How House Calls have revolutionized the Healthcare Industry

June 22, 2016
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House Calls…With A Phone Call

It’s said that everything old is new again, and health care is certainly exploring the truth of that statement. In the early days of health care, doctors personally went from place to place, seeing patients in their homes.

Of course, populations grew and the logistics of constantly traveling to the patients became impractical. Doctors set up their practices and brought the patients in, rather than the other way around.

House Calls…With A Phone Call

It’s said that everything old is new again, and health care is certainly exploring the truth of that statement. In the early days of health care, doctors personally went from place to place, seeing patients in their homes.

Of course, populations grew and the logistics of constantly traveling to the patients became impractical. Doctors set up their practices and brought the patients in, rather than the other way around.

The efficiency of this approach is obvious. If the patient requires 15 minutes of contact with the doctor, it was wasteful of the practitioner’s time to travel an hour to the residence and an hour to the next one. The doctor spent an hour and fifteen minutes to get from the end of one visit to the end of the next–a span which would accommodate five patients at the same pace in an office.

In time, though, practices have begun to explore other avenues for cutting wasted time and not a moment too soon. The advent of the Affordable Care Act has made access to physicians for more and more patients, and the doctors who need to see them are stretched ever thinner.

An alternative model can be seen in PlushCare’s Irvine urgent care, a telephone consultation system through which patients can access a doctor by telephone.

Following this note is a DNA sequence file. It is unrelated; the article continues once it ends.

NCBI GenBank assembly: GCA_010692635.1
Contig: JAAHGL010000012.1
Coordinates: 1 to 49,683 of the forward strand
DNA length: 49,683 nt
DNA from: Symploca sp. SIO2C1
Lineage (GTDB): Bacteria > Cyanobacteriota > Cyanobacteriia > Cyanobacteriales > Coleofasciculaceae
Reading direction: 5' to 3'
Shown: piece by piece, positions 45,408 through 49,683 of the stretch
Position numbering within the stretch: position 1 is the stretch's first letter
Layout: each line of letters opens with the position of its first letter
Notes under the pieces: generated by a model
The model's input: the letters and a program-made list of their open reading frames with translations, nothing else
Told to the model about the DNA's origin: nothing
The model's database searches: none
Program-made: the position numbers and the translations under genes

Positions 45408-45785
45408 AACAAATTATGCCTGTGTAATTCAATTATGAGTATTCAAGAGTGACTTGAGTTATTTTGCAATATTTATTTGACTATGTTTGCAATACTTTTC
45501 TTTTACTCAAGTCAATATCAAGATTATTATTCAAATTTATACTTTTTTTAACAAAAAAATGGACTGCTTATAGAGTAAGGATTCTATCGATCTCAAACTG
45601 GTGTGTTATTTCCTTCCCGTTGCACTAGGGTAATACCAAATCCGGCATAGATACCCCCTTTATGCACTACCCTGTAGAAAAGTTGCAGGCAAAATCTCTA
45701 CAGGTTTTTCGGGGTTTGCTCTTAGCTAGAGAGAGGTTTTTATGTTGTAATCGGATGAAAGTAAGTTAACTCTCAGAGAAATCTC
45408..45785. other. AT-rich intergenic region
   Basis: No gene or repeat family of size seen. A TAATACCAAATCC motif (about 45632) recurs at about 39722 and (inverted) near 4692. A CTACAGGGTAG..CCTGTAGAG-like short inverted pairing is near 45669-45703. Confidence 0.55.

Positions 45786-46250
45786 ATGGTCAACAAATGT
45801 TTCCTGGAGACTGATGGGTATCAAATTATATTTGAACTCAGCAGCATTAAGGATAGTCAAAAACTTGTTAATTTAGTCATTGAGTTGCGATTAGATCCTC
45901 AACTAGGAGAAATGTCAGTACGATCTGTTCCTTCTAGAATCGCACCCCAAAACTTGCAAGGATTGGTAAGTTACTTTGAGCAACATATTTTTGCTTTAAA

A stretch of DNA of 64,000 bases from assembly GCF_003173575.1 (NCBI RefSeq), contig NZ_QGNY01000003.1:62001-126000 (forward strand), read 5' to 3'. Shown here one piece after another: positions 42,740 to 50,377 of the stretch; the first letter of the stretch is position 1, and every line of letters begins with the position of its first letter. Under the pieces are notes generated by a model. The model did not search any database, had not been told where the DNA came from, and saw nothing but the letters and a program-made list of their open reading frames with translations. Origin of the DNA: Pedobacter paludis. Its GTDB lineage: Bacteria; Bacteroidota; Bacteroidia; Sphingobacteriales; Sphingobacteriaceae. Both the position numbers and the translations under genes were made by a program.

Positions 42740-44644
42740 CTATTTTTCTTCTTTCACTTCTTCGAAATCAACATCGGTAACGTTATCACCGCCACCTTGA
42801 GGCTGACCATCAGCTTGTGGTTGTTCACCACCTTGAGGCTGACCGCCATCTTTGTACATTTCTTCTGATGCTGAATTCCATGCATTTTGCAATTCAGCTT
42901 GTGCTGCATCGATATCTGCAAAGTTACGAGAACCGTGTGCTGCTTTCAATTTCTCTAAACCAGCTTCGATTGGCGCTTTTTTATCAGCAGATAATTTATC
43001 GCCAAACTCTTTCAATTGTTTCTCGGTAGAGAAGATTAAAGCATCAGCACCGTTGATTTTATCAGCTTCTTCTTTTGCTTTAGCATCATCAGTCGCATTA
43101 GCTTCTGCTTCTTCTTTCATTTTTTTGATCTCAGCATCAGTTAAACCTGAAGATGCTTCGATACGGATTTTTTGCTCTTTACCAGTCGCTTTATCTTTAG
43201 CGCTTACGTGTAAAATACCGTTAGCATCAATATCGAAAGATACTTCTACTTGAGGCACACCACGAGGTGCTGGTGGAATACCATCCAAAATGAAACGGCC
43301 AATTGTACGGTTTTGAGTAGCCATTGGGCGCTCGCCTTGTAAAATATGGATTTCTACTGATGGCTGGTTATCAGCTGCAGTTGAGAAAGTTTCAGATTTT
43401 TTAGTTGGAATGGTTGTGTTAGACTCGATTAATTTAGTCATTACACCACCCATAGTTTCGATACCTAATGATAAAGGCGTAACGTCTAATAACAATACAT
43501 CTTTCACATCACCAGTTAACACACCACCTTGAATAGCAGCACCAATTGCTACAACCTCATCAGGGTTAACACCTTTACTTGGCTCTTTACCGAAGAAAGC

Is it a needless acceleration that could prove problematic? Not when it’s properly done. Skilled practitioners will be able to interview patients adequately to determine whether in-person care is needed, and if not, they will be able to get the patient a prescription and get everyone on their way.

Let’s examine some of the benefits of this technique and how they’ll drive this trend forward.

It Fits Our Lifestyle

Even a minor illness is a disruption to our lifestyle. We lose work time, waste gas, and get stressed out over something that we already know how to resolve. Is it really necessary to go through so much for another prescription of the same antibiotic you’ve always used?

With mobile phones and the power to do anything online, we are accustomed to efficient service these days, and our health care is no exception. If we can track our bank transactions right down to the second, we should be able to contact our doctor and view our medical records just as efficiently.

A streamlined medical experience leads us to seek care more quickly, before we’re miserably sick and losing even more work time.

Reduced Contagion

It’s a sad irony that we treat sick people by placing them in a room with a bunch of other sick people for an hour or so. They all cough, sneeze, and touch the same items. Even the ubiquitous white coat of the doctor and its dangling friend the stethoscope are suspected vectors of pathogens. No wonder viruses spread.

Getting health care at home with no physical contact with anyone else is a brilliant solution. Why should I sit among flu and strep patients when all I have is a rash from a brush with poison ivy? It makes perfect sense to keep people away from each other when some of them are sick, and telephone consultations do just that.

Decreased Overhead

If you’ve spent much time in a doctor’s waiting room, you know there are always a few people who constantly walk to the window and ask the staff how much longer it will be, why this person went first, and if they can just get a prescription without waiting. Every time the office staff has to interrupt the complexity of handling paperwork, there is time lost, efficiency spoiled, and an increased chance of errors.

With care by telephone, the patient doesn’t have to worry about who’s getting called first, what the office fax number is, or whether there is anything else on TV. The call is made when the patient can do it, and it’s that simple.

While it may be hard to get used to a doctor’s visit that doesn’t involve saying “ahh”, the trend is clear. The growing load and slowing speed of medical care will make telephone consultations more and more popular–and more and more necessary.

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